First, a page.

In the Western world myofascial trigger points as a source of pain became known since the 19th Century. You may have heard of the Valleix points. Valleix (1807-1850) described those points i.e. as various points in the course of a nerve painful to pressure where the nerve emerges from the bony canal or where it penetrates a muscle or aponeurosis. In 1902 Cornelius called them ´nerve pressure points´ and suggested a ´nerve pressure massage´ for their treatment. In my medical training they were called ´myogelosis, a hardened area or nodules within a muscle with no meaning, but often painful during checkup. Until today, their pathophysiology is not totally revealed by science. It is known that in trigger point areas of the muscles the pH is acidic and signs of inflammation are present. Over time hypersensitivity can occur due to changes in the sensory neuronal network.    

From studying the latest literature on trigger points and fascia I believe that trigger points are part of fascia becoming dehydrated due to overuse, repetitive motion and injury including micro injury due to physical activities or permanent higher muscle tension caused by permanent emotional stress or anxiety. Dehydration and injury cause adhesions in the connective tissue fibrous structure in the fascia which further alters hydration and the supply of the muscle cells with nutrients and oxygen. The result is a change in metabolism and related lack of energy. All factors together lead to acidity and inflammation. Here, the body is not capable to repair itself, and needs help. Animals will immediately start to rub their bodies and stretch and re-hydrate their fascia and muscles.

However we name myofascial trigger points, their outstanding characteristic is that they are able to cause pain in areas far away from where we can palpate them, which is known as referred pain. They can even cause pain on the other side of the body.

In a muscle, a trigger point complex consists of a taut hardened band with a collection of small trigger points in the centre and many small trigger points around the tendinous insertion. During palpation, trigger points often create a so-called ´jump sign´. In most cases a trigger point complex causes decreased range of motion and muscle weakness, which in the long terms will compress the related joints and intervertebral discs and cause degenerative diseases such as arthritis and spondylosis, but also intervertebral disc hernia or knee meniscus injuries. Trigger point areas can develop over years.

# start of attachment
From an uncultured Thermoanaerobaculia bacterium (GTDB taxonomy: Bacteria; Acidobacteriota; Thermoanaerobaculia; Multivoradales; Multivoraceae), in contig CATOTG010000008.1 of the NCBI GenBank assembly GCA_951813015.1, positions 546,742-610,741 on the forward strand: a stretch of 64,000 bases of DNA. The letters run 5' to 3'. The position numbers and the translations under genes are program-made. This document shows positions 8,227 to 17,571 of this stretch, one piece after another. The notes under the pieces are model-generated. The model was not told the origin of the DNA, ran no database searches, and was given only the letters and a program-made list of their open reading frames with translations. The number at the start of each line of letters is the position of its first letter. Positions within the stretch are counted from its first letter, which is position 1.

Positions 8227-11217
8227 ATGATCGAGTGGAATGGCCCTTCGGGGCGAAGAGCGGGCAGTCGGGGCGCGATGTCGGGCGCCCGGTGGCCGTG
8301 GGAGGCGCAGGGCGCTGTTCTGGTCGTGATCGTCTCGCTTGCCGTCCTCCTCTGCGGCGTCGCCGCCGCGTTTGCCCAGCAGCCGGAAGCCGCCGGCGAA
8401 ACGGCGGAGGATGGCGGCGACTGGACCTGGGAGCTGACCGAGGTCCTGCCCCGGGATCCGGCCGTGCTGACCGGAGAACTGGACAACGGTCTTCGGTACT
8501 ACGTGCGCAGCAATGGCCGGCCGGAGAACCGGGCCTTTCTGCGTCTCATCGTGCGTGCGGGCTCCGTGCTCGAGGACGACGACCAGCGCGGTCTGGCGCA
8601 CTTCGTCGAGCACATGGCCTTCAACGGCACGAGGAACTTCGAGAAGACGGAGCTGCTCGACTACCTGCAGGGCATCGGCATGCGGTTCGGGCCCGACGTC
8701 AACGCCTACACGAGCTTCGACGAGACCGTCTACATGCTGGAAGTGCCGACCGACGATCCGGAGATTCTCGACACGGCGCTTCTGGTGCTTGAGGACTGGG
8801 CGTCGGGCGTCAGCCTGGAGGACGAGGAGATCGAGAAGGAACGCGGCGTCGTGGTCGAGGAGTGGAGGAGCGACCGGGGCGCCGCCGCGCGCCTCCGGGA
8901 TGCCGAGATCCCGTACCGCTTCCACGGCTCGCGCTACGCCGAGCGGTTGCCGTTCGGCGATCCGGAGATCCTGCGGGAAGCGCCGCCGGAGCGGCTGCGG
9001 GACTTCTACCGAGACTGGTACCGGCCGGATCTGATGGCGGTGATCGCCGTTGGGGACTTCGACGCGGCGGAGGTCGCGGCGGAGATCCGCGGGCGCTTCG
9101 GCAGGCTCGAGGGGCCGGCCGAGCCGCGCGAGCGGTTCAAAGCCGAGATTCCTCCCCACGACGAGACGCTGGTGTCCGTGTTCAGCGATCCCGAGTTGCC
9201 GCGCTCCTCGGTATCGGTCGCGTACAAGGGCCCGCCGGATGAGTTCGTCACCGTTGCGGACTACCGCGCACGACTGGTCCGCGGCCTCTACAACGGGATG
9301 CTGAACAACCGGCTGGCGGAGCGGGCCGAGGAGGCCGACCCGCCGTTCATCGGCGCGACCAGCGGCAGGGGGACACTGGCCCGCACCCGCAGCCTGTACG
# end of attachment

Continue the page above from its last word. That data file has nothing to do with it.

Trigger points are classified as active or latent.

Active trigger points create persistent pain symptoms. Latent trigger points are mainly found in shortened muscles with decreased range of motion of the joints and the spine. They can become activated through muscle overuse, repetitive motion, exposure to cold and often as an effect of an activated immune system which we experience as muscle aching during a flu or flu like cold.        


Over the years several therapies have been developed.
In Northern America, the so-called ´Spray and Stretch´ technique is applied very often. The therapist uses ice spray to cool the muscle area which is then stretched. Another technique is dry needling or trigger point acupuncture. Some trigger areas and points overlap with acupuncture points. Here, acupuncture needles are placed in to the trigger points which would cause a change in muscle tension and metabolism. It might also be that the new micro injury caused by the needle supports the change in metabolism. Other doctors inject local anaesthetics such as procaine or lidocaine in to trigger points. In the Far East, certain massages techniques were developed using tools which create pressure on a trigger point for its resolution. Modern techniques such as myofascial release, Rolfing, or a deep sports massage are also used to treat trigger points.    

Every serious therapist should have read this groundbreaking book: Janet G. Travell & David G. Simons’ Myofascial Pain and Dysfunction: The Trigger Point Manual, Volume 1+2.

In my practice I have been using the Trigger Shockwave Therapy (TST) for nearly 20 years now. TST was developed by Dr Wolfgang Bauermeister from Munich, Germany. Compared to other trigger point therapies TST is save and non-invasive. It is very often more effective than other therapies because the shock wave can reach deeper trigger point areas than other methods.


The main cause of musculoskeletal pain syndromes is trigger points (TP). For example, TPs in the gluteus minimus muscle can even mimic the symptoms of sciatica. Treatment of TPs includes general reduction of tissue acidity and inflammation, reduction of emotional tension and the application of effective physical methods, i.e. TST to resolve the TPs. It should always be combined with tissue rehydration techniques such as the MELT method in addition to other necessary chiropractic and physiotherapeutic methods, exercise and diet.      

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